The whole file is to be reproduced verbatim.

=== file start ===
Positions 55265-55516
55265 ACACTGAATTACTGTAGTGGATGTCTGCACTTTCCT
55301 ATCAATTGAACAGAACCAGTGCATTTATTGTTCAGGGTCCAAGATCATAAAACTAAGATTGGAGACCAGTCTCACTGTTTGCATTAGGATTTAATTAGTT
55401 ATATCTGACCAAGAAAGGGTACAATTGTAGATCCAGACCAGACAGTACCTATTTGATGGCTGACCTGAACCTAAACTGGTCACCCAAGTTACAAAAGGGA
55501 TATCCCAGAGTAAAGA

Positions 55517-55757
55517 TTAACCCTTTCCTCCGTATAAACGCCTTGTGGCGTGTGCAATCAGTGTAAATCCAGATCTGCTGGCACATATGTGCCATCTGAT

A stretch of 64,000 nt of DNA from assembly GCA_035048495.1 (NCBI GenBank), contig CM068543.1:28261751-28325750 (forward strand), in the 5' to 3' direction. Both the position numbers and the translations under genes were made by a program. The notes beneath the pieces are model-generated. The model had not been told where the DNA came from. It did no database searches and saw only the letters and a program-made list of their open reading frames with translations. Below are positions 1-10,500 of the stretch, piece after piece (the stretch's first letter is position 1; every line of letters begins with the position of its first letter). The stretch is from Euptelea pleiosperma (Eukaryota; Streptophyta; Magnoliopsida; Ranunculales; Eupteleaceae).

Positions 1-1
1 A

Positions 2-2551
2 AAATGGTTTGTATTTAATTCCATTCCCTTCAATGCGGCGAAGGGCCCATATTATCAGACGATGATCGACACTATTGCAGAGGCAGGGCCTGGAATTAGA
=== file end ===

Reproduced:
Positions 55265-55516
55265 ACACTGAATTACTGTAGTGGATGTCTGCACTTTCCT
55301 ATCAATTGAACAGAACCAGTGCATTTATTGTTCAGGGTCCAAGATCATAAAACTAAGATTGGAGACCAGTCTCACTGTTTGCATTAGGATTTAATTAGTT
55401 ATATCTGACCAAGAAAGGGTACAATTGTAGATCCAGACCAGACAGTACCTATTTGATGGCTGACCTGAACCTAAACTGGTCACCCAAGTTACAAAAGGGA
55501 TATCCCAGAGTAAAGA

Positions 55517-55757
55517 TTAACCCTTTCCTCCGTATAAACGCCTTGTGGCGTGTGCAATCAGTGTAAATCCAGATCTGCTGGCACATATGTGCCATCTGAT

A stretch of 64,000 nt of DNA from assembly GCA_035048495.1 (NCBI GenBank), contig CM068543.1:28261751-28325750 (forward strand), in the 5' to 3' direction. Both the position numbers and the translations under genes were made by a program. The notes beneath the pieces are model-generated. The model had not been told where the DNA came from. It did no database searches and saw only the letters and a program-made list of their open reading frames with translations. Below are positions 1-10,500 of the stretch, piece after piece (the stretch's first letter is position 1; every line of letters begins with the position of its first letter). The stretch is from Euptelea pleiosperma (Eukaryota; Streptophyta; Magnoliopsida; Ranunculales; Eupteleaceae).

Positions 1-1
1 A

Positions 2-2551
2 AAATGGTTTGTATTTAATTCCATTCCCTTCAATGCGGCGAAGGGCCCATATTATCAGACGATGATCGACACTATTGCAGAGGCAGGGCCTGGAATTAGA